The player UTG, who was the chip leader, went all-in and both the button and the small blind called. I thought for a while and threw away my AA because I had the chance to move up two spots instead of risking getting knocked out in fourth place.

What would you have done?

/Jesse J


Hi Jesse

Yes, this is the classic situation in a tournament where it's often said that you could correctly fold AA pre flop.

Still, let's take a closer look. You're choosing between an almost certain money finish and risking it all for a shot at first place. The correct decision probably depends on how much you value the prize money.

If third and second prize are life-changing money, say $1 million or so, it's probably correct to fold. With that much money within reach it would be just devastating to go home empty-handed.

On the other hand, if this is a sit-and-go (which the prize structure might indicate,) third prize would typically be twice the buy-in; that is, no big deal. (Given that you don't play way over your budget.)

If you call and win the pot, you'll probably have a certain second place and sit with 80K against another player with 180K. You have a decent but not huge chance at winning the whole thing. Call and lose and it's all over.

If you fold, you'll most likely play with 20,000 against one player with 240,000, still with second place guaranteed. Your chances of winning first prize are much smaller. To maximize my expectation, or my long-term results, I think I would have chosen to call here given that the prize was not very important to me.


Lobster, Team PokerJunkie

See an example calculation of this situation!


aaron jacks

Which Poker Hand Wins?!

Hi there,

There are three fours and two threes on the table. There are only two players left, one has a three and a six, and the other has an ace and a queen. Who wins?

Player 1: 6-3
Player 2: A-Q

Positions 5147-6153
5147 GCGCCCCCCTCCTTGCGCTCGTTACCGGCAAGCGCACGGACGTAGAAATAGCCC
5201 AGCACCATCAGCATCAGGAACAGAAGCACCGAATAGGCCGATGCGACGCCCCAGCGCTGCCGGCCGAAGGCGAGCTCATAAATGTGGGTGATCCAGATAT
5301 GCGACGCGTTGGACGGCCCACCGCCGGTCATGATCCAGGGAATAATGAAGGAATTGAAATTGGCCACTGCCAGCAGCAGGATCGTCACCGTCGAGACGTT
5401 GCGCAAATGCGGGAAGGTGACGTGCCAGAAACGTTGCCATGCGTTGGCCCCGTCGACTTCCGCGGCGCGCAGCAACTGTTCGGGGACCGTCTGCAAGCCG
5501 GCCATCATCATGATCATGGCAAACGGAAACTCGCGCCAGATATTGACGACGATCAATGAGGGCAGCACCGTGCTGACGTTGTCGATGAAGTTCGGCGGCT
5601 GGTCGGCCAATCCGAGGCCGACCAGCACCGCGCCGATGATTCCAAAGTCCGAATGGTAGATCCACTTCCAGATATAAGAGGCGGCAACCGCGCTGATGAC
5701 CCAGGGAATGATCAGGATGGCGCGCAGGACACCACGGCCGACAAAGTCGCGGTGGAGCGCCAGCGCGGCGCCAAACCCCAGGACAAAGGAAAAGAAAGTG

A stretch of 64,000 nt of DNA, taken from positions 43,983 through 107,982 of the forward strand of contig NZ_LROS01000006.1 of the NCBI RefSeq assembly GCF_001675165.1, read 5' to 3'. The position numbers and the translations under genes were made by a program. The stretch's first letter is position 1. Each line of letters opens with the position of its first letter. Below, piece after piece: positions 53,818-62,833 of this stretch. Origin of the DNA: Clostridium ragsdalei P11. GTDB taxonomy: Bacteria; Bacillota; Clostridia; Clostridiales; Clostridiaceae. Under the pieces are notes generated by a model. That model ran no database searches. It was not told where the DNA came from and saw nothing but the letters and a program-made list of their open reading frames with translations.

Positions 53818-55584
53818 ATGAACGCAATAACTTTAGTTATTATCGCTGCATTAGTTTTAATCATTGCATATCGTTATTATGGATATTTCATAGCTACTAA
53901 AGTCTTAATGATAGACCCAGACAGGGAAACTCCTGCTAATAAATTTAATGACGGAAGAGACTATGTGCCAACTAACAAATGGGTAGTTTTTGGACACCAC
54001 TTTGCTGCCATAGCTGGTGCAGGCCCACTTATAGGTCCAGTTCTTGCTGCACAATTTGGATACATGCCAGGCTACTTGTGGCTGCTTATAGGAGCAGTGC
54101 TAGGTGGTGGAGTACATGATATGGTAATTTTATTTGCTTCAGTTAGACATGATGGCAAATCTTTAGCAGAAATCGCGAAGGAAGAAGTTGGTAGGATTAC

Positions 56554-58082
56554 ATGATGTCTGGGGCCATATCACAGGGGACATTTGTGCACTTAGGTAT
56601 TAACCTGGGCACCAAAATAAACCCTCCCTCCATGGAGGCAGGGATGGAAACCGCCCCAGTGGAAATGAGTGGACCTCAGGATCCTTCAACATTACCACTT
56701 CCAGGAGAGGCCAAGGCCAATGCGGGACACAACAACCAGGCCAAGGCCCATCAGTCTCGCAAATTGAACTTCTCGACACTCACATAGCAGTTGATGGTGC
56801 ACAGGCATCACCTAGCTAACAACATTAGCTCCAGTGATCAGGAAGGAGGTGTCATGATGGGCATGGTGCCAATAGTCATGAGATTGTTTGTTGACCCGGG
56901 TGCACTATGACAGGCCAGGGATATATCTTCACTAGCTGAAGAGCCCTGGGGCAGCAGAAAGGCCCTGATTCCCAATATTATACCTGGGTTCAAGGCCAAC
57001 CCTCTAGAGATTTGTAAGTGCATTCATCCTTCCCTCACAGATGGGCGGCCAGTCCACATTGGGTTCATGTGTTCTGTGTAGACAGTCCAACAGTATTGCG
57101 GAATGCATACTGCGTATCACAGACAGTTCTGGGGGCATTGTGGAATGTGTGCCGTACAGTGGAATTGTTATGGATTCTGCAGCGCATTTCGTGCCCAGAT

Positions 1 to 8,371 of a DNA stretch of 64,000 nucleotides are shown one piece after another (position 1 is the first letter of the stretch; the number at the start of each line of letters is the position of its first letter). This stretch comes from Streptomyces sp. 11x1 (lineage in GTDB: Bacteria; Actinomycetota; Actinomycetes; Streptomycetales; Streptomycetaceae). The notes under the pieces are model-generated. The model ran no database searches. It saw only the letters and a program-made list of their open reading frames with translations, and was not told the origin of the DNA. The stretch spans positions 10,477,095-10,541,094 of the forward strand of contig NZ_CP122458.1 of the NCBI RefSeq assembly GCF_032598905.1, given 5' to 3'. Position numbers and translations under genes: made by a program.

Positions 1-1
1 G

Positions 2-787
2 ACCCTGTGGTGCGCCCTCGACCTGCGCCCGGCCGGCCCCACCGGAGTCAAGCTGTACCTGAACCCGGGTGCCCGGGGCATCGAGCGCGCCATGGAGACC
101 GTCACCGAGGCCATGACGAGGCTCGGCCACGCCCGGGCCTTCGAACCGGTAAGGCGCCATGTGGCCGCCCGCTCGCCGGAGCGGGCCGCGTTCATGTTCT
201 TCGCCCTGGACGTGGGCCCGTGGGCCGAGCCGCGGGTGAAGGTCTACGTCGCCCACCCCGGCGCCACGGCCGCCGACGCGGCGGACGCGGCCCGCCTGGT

Board: 4-4-4-3-3



Hi Jose,

Wow, what a board! Yes, sometimes it's tricky to figure out who wins the hand. What you need to remember is that each player can use 5 cards and 5 cards only when they put together their five-card poker hand.

In this particular case you should also remember that when you compare two full houses, the one with the "best three-of-a-kind" wins.

Comparing Two Full Houses

For example, 4-4-4-3-3 beats 4-4-3-3-3. Actually, 4-4-4-3-3 would even beat K-K-3-3-3, since three fours beat three threes.

So, in your example, what are the best five-card hands that the two players can put together?

Figure Out Their Best Five-Card Hands

Well, the guy with A-Q is obviously "playing the board." His best possible hand is 4-4-4-3-3. If he wants to use the ace, for example, his best hand would be a three-of-a-kind: 4-4-4-A-Q.

The guy with 6-3 has two ways to build a full house, either 4-4-4-3-3 or 4-4-3-3-3 by using the three from his hand. But, as we saw above, 4-4-4-3-3 is the better of these two poker hands.


To conclude, both players use all five board cards in their five-card hand. As a consequence they both have exactly the same hand and they split the pot equally between them. The rest of the cards have no influence at all.

I wonder in what order the board cards might have come out for both guys to stay in the hand until the showdown. Probably 4-3-3/4/4?


Flush Draw All-In Against My Better Hand

Hi, I was playing a re-buy tournament and was eliminated early on (didn't want to rebuy). Ok so a low stack goes all in with A9 suited. I raise it with AK since I am in early position and want to push other players out.